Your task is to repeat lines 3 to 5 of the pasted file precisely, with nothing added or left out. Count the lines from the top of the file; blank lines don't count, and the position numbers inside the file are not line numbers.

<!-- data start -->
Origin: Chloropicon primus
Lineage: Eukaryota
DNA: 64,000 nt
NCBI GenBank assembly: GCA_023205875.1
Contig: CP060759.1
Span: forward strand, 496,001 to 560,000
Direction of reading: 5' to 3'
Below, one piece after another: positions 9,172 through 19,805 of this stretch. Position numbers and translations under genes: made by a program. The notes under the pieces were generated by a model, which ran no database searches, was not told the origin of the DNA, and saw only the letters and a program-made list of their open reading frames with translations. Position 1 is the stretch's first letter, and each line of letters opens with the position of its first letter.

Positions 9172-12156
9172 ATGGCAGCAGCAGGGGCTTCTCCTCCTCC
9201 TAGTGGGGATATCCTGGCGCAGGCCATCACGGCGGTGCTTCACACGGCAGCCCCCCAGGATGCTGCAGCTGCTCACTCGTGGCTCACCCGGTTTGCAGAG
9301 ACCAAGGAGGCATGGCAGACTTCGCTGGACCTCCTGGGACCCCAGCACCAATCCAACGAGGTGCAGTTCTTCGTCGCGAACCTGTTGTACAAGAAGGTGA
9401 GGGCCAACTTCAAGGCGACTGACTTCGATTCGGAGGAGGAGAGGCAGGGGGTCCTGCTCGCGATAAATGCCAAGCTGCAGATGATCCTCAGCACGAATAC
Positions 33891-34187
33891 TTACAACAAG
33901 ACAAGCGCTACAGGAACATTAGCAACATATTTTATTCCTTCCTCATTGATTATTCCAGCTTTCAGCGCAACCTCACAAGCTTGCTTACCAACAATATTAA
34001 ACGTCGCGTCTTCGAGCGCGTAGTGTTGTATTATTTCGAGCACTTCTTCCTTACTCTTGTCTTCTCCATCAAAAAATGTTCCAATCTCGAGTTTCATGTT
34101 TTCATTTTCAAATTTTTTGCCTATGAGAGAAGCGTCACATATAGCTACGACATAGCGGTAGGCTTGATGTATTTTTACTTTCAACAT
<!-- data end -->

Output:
DNA: 64,000 nt
NCBI GenBank assembly: GCA_023205875.1
Contig: CP060759.1